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New Fifth Edition of Essentials of Health Care Marketing coming in March 2021. Essentials of Health Care Marketing, Fourth Edition will provide your students with a foundational knowledge of the principles of marketing and their particular application in health care. Moreover, the text offers a perspective on how these principles must shift in response to the changing environmental forces that are unique to this market.
Few industries are as dynamic as health care. Regulation, technological changes, mergers, changes in reimbursement—all impact the environment in which marketing strategy must be formulated.
Health care accounts for a significant proportion of the U.S. economy in such a way that the stakeholders whom it affects all comprise segments on which marketers must be focused in terms of
planning and assessing the changing trends and forces that affect these varying groups. It is the ever-evolving nature of this industry or profession (depending upon who is discussing health care)
that makes marketing within this field both challenging and interesting. Consumers are facing new health care plans and are more engaged because they are interacting through social media to seek
out information on health care and clinical alternatives; consumers also interact with other individuals regarding their health care experiences with providers and treatment alternatives. These influences of the environmental forces and the marketplace require greater sophistication and precision in the marketing strategies developed by health care organizations today.
Given health care’s large percentage of the gross domestic product; the concerns of price, value, and transparency with regard to that cost; and the quality received for the dollars paid for that
service, these concerns are ever more central to stakeholders. And, these issues are central to marketing in an era in which technology allows any customer group to access information regarding
these dimensions about a health care organization.
Health care marketing today is increasingly affected by two major issues that are reflected in this text and are foremost in organizational strategy, whether it is a provider organization, pharmaceutical company, or third-party payer. First, there is the ever-increasing impact of technology. As briefly mentioned, technology places more information in the hands of consumers and patients,
as it most certainly does for clinicians, with the use of electronic medical records. Second, there is the dramatic shift in population health management with accountable care systems that are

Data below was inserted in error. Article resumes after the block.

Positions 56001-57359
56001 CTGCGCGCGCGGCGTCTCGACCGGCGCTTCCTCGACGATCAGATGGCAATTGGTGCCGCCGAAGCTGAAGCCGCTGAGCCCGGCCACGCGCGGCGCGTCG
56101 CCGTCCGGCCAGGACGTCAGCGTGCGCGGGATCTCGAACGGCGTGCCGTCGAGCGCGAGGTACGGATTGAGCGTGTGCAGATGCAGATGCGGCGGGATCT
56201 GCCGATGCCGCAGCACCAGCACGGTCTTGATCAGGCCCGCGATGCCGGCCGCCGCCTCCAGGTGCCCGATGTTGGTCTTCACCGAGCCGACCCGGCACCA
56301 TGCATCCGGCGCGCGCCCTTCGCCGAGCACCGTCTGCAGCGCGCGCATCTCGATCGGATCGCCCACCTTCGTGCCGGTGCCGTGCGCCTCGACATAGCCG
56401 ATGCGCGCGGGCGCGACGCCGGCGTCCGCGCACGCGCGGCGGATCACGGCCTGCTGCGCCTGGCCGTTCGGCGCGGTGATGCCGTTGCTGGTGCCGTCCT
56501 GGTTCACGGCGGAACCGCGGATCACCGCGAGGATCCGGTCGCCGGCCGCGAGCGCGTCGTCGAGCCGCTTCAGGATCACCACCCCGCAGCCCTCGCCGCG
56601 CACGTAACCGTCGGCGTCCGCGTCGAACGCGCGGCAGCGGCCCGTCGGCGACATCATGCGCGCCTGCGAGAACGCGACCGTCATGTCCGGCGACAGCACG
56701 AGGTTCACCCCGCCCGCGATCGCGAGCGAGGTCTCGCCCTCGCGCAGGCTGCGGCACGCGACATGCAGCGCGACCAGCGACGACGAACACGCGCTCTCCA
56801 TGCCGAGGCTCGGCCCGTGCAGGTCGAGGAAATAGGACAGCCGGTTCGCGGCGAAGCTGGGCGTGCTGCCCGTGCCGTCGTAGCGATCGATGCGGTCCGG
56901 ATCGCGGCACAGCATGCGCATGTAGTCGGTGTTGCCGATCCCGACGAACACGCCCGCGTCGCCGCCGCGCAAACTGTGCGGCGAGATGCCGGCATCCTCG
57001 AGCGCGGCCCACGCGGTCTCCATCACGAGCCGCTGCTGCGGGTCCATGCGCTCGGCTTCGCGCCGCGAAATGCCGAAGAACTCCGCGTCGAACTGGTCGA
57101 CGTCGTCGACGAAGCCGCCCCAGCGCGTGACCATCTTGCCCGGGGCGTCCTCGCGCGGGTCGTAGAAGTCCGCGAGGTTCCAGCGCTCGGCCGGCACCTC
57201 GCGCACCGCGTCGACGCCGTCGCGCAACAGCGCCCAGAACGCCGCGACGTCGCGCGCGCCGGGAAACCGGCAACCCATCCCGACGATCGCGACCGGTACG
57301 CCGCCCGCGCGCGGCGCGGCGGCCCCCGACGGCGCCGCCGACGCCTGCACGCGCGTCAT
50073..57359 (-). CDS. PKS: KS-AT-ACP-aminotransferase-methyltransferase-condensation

rewarded for the health of a patient population and the efficiency of the care delivered. This paradigm shift in the health care system has dramatic implications certainly for care management but
equally important for the marketing challenges this environment represents. Successful organizations in an accountable care era must be the Amazon. Coms of the health care world.
There may be no more interesting field in which to be a manager than that of health care. Two factors allow one to make such a statement. First, health care is the most important service dealing
with people’s lives and well-being. Second, health care is always changing and evolving, affected by a myriad of forces, and the manager is not always in control when attempting to craft a strategy
for the organization. This rapidly changing world with its new, disruptive technologies and competing service delivery models has demanded a new edition of this text.
The health care marketing field has long passed the time of debate as to whether marketing is appropriate within this setting. However, as discussed within the text, some tactics, such as whether
salespeople should call on physicians or the role of direct-to-consumer advertising, are being
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reexamined today. The reality is that marketing as a discipline has evolved over the past 40 years to be a core functional area in most major health care organizations. In this revised edition of the
text, the need for utilizing marketing approaches in an era of health care reform and accountable care organizations requires capturing patient loyalty. And, with the greater utilization of data mining to identify the market segments that more heavily use and need clinical intervention, a greater integration of marketing principles is needed in order to achieve better clinical outcomes.
Health care marketing today is a data- and technology-driven enterprise. Personal sales strategies increasingly use e-visits, and more sophisticated promotional plans use social media approaches
because market research utilizes a different approach to analyzing consumer responses on social media platforms. As this revised edition of the text underscores, no element of the marketing mix
is unaffected by dramatic changes in technology, data, health care restructuring, and the competitive landscape. All of these factors require the essential elements of marketing to be refined and
reshaped in today’s new environment